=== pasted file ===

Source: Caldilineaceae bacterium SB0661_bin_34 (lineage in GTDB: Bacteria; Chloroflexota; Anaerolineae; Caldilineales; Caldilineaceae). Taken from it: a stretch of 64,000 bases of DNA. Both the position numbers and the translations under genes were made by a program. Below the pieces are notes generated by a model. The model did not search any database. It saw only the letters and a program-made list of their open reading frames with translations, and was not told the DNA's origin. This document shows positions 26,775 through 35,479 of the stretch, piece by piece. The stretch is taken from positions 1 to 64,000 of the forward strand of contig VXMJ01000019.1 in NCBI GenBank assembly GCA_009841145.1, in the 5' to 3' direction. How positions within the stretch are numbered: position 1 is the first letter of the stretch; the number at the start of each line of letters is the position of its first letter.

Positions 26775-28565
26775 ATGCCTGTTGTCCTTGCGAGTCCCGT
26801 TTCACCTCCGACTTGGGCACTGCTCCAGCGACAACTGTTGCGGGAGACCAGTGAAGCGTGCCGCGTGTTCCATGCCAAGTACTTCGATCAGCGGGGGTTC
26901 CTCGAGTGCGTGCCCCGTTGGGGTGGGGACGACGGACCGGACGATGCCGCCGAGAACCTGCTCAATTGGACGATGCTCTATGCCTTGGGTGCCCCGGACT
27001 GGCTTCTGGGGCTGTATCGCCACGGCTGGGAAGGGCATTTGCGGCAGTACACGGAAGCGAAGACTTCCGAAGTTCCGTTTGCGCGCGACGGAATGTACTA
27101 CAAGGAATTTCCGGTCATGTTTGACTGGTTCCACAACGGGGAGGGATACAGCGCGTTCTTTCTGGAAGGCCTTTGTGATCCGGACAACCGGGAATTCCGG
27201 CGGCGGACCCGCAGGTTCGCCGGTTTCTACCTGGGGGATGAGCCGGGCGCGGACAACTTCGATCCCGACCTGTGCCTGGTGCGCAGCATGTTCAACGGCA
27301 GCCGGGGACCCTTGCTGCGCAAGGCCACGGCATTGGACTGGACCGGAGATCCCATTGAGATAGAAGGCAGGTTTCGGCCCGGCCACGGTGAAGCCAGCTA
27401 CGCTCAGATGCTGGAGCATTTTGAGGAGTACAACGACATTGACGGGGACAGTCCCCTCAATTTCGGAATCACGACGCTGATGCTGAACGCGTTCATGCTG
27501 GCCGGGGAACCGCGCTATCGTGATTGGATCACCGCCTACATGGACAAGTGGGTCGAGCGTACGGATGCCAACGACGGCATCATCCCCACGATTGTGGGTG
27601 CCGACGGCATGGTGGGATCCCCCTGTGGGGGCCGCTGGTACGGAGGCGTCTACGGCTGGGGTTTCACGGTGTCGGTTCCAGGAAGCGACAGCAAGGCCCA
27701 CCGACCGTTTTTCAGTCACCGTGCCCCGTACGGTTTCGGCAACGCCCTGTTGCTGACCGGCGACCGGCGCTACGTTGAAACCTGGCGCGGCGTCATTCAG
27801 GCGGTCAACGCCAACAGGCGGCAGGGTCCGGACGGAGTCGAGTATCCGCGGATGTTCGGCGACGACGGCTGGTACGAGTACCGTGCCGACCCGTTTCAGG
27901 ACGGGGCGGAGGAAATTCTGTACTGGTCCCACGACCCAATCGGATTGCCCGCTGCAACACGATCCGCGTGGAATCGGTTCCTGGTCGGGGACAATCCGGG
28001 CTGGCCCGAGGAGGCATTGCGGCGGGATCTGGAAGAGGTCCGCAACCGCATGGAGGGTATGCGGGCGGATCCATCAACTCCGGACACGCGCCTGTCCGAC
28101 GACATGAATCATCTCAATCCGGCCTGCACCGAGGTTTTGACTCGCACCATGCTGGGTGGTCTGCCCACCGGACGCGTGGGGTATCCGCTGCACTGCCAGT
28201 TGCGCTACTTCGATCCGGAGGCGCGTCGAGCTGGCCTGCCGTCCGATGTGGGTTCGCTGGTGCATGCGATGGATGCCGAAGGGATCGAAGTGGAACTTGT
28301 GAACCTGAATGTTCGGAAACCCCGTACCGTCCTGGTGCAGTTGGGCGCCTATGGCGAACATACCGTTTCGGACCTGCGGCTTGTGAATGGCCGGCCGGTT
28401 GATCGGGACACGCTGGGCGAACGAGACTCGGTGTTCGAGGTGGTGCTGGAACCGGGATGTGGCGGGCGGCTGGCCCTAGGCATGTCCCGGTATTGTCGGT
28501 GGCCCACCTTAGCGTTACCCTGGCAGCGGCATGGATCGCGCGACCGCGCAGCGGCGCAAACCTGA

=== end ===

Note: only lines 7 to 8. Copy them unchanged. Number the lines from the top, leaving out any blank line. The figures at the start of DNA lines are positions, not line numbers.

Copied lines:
27101 CAAGGAATTTCCGGTCATGTTTGACTGGTTCCACAACGGGGAGGGATACAGCGCGTTCTTTCTGGAAGGCCTTTGTGATCCGGACAACCGGGAATTCCGG
27201 CGGCGGACCCGCAGGTTCGCCGGTTTCTACCTGGGGGATGAGCCGGGCGCGGACAACTTCGATCCCGACCTGTGCCTGGTGCGCAGCATGTTCAACGGCA